In stock - usually despatched within 1 working day.
In 2000 the contralto Marie-Nicole Lemieux became the first Canadian to win the First Prize as well as the Special Prize for Lieder at the Queen Elisabeth International Music Competition in Belgium. She has recorded for numerous labels, and now enjoys an exclusive contract with the Naïve label, for which she has recorded the title roles in Vivaldi’s operas Griselda and Orlando furioso. Her first recital CD of French mélodies (L’Heure exquise) was much praised by the critics. In 2008 Naïve released a recording of Vivaldi sacred works in which she sings the famous Stabat Mater. This was followed by the same composer’s La fida ninfa. In 2009 Naïve released a recital of Schumann songs with the pianist Daniel Blumenthal and a programme of Vivaldi arias with the Ensemble Matheus under Jean-Christophe Spinosi.
The programme chosen for this recording by Marie-Nicole Lemieux is dedicated to the finest arias from the French opera, recorded with one of the finest orchestras in this repertoire and featuring both popular and more specialised works by, amongst others, Massenet, Berlioz, Saint-Saëns, and Bizet.
Jules Massenet: Herodiade
Herodiade: Herod! Ne me refuse
Luigi Cherubini: Medee (Sung in French)
Medee: Act II: Ah! Nos peines seront communes
Fromental Halevy: Charles VI
Charles VI: Sous leur sceptre … Humble fille des champs
Hector Berlioz: Romeo et Juliette, Op. 17
Romeo et Juliette, Op. 17: Premiers transports que nui n'oubllet
Andre Wormser: Clytemnestre (arr. T. Perrine)
Clytemnestre: No. 2. Qu'Appollon soit loue … Ombre d'Agememnon (arr. T. Perrine)
Ambroise Thomas: Mignon
Mignon, Act I: Connais-tu le pays?
Jules Massenet: Werther
Werther, Act III: Werther! Werther! … Qui m'aurait dit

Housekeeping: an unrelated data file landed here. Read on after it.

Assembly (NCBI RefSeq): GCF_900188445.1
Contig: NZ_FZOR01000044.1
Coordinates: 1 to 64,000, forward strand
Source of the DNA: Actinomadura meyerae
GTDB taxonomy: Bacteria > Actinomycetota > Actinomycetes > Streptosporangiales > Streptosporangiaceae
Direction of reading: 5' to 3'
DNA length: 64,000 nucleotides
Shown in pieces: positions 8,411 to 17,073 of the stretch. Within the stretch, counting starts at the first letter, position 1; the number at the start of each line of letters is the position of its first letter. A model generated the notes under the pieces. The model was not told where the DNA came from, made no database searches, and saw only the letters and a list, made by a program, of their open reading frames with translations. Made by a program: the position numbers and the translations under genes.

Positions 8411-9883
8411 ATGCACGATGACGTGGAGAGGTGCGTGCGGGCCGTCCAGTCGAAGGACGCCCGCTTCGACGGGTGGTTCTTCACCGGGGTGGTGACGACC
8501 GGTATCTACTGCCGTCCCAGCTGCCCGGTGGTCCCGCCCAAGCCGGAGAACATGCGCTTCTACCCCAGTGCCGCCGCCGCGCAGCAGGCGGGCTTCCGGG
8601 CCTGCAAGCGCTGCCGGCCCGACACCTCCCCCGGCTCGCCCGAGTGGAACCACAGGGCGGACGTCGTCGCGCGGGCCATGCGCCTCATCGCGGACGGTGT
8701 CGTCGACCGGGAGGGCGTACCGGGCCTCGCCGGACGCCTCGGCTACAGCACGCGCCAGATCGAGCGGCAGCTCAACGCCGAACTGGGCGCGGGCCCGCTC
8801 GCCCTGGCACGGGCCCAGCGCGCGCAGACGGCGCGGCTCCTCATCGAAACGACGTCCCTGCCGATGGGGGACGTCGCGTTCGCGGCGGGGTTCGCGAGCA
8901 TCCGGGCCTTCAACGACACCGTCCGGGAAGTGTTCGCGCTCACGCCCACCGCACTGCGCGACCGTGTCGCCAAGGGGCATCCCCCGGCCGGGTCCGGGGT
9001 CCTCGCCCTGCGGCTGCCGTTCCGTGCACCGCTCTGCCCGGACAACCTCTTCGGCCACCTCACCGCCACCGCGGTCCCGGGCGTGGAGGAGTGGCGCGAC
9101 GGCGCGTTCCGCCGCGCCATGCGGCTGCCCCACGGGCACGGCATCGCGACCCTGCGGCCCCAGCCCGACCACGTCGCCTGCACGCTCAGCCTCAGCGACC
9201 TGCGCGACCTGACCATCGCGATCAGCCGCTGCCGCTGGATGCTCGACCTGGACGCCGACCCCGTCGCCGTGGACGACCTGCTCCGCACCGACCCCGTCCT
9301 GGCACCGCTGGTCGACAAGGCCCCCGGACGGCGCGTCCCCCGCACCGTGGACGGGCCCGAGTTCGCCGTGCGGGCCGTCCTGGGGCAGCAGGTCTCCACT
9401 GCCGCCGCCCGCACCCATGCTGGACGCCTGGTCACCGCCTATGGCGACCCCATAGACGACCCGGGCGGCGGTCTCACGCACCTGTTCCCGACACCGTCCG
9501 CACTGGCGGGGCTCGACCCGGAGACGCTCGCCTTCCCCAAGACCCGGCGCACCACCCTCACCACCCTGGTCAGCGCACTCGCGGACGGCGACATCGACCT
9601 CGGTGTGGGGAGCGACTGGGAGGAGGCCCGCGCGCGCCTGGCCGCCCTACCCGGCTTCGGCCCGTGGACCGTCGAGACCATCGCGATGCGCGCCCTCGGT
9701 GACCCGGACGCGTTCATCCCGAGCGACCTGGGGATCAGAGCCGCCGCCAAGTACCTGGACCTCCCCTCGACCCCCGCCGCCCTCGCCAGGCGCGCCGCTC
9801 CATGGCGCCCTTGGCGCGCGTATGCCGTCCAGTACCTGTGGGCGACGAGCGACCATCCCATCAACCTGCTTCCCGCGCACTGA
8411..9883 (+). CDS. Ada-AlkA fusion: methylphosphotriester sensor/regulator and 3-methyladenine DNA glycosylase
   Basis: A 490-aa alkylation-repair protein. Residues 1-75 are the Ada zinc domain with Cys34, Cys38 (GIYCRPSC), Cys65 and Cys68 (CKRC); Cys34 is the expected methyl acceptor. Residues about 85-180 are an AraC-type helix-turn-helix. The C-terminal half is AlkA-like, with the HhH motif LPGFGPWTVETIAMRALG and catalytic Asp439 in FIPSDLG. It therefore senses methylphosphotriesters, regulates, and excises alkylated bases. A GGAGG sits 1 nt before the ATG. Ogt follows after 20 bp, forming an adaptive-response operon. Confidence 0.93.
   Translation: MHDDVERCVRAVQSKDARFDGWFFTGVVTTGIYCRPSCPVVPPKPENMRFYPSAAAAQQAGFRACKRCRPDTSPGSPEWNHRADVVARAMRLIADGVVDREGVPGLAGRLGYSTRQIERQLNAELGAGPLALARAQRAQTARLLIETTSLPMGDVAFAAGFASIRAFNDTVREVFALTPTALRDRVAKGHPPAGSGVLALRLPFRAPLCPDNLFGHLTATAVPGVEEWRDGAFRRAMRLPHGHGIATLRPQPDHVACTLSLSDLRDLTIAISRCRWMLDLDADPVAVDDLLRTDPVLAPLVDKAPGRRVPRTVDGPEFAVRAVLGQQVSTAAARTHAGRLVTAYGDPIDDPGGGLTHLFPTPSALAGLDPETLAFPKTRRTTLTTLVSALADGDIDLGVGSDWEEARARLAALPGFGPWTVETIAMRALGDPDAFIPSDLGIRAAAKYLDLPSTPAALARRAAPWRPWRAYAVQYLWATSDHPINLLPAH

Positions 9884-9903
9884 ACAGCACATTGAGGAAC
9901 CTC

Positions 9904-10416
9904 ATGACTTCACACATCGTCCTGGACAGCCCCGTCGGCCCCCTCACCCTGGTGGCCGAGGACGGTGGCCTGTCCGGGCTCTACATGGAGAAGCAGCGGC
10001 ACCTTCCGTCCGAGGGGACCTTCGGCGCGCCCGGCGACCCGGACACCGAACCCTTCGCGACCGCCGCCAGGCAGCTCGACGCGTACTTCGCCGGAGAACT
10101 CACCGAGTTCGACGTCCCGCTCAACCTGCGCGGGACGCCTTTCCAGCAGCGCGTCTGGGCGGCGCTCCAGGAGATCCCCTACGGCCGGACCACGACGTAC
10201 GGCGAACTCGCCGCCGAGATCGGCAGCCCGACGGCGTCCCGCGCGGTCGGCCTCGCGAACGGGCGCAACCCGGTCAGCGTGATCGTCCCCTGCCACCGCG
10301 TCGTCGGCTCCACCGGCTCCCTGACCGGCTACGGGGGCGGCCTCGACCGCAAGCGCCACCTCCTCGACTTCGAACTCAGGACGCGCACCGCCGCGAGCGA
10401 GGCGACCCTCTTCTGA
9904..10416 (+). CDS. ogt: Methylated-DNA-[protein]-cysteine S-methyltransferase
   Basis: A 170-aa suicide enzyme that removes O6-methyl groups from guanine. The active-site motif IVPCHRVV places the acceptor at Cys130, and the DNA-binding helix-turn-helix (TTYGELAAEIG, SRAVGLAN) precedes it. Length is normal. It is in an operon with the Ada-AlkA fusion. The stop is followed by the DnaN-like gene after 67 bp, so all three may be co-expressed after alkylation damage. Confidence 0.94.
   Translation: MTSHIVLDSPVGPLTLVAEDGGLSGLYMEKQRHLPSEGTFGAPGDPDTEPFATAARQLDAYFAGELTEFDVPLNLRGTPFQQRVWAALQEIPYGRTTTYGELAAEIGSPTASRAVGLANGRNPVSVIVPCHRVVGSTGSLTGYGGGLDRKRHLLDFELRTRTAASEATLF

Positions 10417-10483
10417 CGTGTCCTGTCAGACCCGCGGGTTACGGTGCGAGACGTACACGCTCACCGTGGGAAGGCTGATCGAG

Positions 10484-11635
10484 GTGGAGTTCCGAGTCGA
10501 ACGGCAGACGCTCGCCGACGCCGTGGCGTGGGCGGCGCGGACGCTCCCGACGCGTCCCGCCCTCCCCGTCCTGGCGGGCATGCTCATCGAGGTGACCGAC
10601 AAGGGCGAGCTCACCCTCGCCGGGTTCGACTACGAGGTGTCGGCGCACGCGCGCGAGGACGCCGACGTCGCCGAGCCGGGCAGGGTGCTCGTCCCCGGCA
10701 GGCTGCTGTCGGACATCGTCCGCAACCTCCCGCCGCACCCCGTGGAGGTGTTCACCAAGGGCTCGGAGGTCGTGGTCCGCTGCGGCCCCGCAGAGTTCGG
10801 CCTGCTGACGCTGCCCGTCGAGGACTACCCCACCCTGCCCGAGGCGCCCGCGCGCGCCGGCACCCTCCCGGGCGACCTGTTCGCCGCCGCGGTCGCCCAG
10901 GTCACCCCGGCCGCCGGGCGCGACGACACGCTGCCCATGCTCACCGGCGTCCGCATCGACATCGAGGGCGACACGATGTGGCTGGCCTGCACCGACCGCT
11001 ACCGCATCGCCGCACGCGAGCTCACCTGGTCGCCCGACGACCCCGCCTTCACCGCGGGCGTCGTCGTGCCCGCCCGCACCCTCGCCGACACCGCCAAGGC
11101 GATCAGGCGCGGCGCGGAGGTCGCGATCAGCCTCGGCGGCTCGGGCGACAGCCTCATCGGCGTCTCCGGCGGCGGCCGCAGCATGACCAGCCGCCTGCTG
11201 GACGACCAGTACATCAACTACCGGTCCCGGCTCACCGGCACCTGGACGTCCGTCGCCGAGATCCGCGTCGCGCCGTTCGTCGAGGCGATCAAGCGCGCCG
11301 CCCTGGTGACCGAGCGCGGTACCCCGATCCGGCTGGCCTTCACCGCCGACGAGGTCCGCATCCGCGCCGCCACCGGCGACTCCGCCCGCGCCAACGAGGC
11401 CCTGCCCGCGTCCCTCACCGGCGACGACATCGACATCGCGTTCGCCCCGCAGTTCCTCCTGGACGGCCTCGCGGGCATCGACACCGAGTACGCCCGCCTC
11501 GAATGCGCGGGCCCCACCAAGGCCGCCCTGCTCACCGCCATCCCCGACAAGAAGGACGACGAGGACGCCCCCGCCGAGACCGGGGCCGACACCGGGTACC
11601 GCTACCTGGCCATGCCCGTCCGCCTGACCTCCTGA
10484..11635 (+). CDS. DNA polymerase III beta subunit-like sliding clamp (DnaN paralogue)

Georges Bizet: Carmen
Carmen, Act I: Habanera: L'amour est un oiseau rebelle
Hector Berlioz: Les Troyens
Les Troyens, Act IV Scene 3: Je vais mourir
Camille Saint-Saens: Samson et Dalila, Op. 47
Samson et Dalila, Op. 47: Act II: Mon coeur s'ouvre a ta voix …
11th November 2010
“The programme is formidably intelligent: well-known items are placed alongside some terrific music by composers we rarely hear (Halévy and Wormser, for instance), the aim being to remind us that the dividing line between success and oblivion can sometimes be painfully thin.”
“This is an attractive record and its appeal may well be felt before a note of it is heard. Many who take a particular interest in singing find themselves drawn to the French repertoire...and this young singer - perhaps still new to some - so provocatively classified as "contralto" also has the kind of name and background that attract the attention of traditional record collectors.”
“[In the Letter Scene] Lemieux is awake to the changes of mood as she moves between a lovely quiet opening section to more ecstatic utterances. The interpretation is first-rate...The wistfulness and sense of longing with which Lemieux recalls Mignon's past are feelingly expressed...The playing under Fabien Gabel is fine all through.”
“This procession of femmes fatales, schemers and innocents has a point to make, and it's not just the singer's ability to get under their skin...it shows them as part of a larger movement: the rise of the 19th-century French mezzo...Marie-Nicole Lemieux is equal to them all, adjusting vibrato and shading an essentially contralto colour according to dramatic demands.”
Click on any of the works listed above for alternative recordings.